Hastings District Council is proposing to build a boardwalk adjacent to Tauroa Reserve to improve safety for people cycling and walking in the area, and accessing Te Mata Park.
The road and corner on this stretch of Tauroa Valley Rd has been a safety risk for motorists, walkers and cyclists, and the shared walking and cycling link would provide a practical off-road alternative route.
At three metres wide to accommodate pedestrians and bikers, the boardwalk (comprising sections of concrete and sections of timber) would include handrails and be located between the Chambers carpark on Tauroa Rd at the base of Te Mata Park and Tokomaru Drive.
A report on the Tauroa Walkway proposal is being presented to Hastings councillors at their full council meeting on Thursday, February 11.
This report seeks approval for the removal of up to 30 mature, exotic trees to make room for construction, as well as make the area safer for users in the future.
These trees, which are mainly pines, will be replaced with about 300 appropriate native revegetation species, in line with the ongoing environmental enhancement work in Tauroa Reserve carried out by the Tauroa Care Group.
Tauroa Care Group member Michelle Hicks said the group was aware of the plans to remove the trees, and had had input into how that work was carried out, and looked forward to working together with the Council on the project.
As well as making room for the boardwalk, the removal will safeguard against future risks the trees could cause to pedestrians and cyclists, as well as the structure, when they start to fail with age.
Council transportation manager Jag Pannu said the boardwalk would provide a much safer off-road walking and cycling option.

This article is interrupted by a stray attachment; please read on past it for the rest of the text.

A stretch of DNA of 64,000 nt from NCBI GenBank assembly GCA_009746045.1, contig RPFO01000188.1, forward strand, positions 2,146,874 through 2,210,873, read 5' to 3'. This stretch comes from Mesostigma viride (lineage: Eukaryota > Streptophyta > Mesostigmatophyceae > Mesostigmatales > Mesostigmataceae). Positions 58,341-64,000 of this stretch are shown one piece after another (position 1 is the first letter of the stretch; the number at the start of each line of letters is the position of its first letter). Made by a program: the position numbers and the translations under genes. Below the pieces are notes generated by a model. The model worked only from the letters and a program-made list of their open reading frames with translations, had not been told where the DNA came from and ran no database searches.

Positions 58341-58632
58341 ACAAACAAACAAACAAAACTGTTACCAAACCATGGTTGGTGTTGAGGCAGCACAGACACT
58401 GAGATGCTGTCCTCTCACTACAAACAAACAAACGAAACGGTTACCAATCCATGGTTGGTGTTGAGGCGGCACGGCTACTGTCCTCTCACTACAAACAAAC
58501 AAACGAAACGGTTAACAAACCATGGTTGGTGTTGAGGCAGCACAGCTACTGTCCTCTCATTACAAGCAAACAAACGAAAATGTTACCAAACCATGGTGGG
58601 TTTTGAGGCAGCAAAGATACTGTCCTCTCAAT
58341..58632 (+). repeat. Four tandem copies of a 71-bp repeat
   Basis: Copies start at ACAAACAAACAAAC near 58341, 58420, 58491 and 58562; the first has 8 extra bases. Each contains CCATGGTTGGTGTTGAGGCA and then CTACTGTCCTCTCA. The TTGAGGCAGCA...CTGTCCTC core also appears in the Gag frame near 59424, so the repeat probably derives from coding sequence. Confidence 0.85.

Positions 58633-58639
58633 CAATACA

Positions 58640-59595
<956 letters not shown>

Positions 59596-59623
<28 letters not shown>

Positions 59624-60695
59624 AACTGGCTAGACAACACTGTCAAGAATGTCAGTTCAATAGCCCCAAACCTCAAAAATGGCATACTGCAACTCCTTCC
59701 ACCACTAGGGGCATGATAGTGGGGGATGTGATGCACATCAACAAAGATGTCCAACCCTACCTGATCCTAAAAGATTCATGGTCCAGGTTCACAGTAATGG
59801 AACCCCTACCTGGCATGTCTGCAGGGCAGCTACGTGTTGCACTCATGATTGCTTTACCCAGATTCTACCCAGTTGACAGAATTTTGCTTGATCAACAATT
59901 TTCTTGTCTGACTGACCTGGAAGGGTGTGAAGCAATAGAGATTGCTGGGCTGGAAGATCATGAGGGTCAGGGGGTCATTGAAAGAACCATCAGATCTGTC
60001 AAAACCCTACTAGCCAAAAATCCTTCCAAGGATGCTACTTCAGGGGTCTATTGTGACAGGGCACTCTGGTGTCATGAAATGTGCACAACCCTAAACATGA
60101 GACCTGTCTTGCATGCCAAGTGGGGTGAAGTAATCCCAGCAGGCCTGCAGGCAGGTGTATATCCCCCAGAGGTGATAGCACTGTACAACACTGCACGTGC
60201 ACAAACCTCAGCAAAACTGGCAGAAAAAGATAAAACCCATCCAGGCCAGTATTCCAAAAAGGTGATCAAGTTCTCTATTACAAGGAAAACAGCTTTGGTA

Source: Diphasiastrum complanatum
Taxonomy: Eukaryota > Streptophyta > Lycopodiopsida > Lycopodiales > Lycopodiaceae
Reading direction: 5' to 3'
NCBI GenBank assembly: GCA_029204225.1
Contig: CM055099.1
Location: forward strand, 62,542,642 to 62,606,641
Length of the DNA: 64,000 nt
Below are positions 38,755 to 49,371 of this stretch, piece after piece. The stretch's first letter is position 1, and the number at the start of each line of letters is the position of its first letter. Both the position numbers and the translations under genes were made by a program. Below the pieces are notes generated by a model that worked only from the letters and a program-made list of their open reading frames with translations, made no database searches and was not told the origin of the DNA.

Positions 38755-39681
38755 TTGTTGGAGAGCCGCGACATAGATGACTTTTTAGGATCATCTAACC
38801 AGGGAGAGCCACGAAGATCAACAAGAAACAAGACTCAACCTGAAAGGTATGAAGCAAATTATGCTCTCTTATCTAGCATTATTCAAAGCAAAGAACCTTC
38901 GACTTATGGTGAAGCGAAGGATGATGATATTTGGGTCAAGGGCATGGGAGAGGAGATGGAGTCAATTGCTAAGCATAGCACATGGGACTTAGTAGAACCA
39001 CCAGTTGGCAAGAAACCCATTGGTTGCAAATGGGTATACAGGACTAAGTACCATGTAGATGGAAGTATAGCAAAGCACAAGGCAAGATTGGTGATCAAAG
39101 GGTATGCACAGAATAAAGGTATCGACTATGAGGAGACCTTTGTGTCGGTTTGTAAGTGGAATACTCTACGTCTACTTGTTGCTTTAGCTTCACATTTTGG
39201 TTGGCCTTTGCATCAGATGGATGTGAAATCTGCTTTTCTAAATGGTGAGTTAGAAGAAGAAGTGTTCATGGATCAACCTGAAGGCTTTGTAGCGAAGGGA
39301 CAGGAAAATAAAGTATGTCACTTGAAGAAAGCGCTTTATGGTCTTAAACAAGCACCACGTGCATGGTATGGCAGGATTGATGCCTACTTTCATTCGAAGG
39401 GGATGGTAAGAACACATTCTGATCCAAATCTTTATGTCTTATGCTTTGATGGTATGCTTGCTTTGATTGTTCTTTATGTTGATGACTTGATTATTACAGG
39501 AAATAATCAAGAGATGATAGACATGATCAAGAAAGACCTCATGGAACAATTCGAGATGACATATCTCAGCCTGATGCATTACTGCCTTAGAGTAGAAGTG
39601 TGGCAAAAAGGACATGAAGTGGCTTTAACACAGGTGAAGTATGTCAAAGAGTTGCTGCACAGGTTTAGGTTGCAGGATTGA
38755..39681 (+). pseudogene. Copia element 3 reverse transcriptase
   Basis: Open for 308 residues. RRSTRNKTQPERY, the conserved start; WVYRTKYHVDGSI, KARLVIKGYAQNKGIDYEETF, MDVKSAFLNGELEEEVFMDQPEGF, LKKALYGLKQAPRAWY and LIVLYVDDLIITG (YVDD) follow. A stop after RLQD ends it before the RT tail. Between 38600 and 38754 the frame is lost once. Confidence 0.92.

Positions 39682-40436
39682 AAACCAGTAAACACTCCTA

The first stage of the project was estimated to cost about $1.3 million.
Te Mata Park Trust spokesperson Emma Buttle said the trust was in support of the new boardwalk that would encourage people to walk or ride to Te Mata Park safely.
“It will substantially enhance safety on an increasingly busy stretch of road, and also improve access for all to reach our iconic park without the use of motorised transport.”
If approved, the tree removal work would begin on Monday, February 15, and run for one to two weeks, depending on weather conditions, after which the first stage of the boardwalk construction would start with the building of concrete footpaths.
This would be followed by building the off-road boardwalk, with the project expected to be completed at the end of May.
Traffic management will be in place on Tauroa Road (from Tokomaru Drive to Tauroa Valley Road), and the road may be down to one lane at times during the project.
There will be short term stoppages of traffic along this section of Tauroa Road for approximately five minutes at a time while trees are being removed.
The Tauroa Reserve will also need to be temporarily closed at various stages during the works.
18 June 2021
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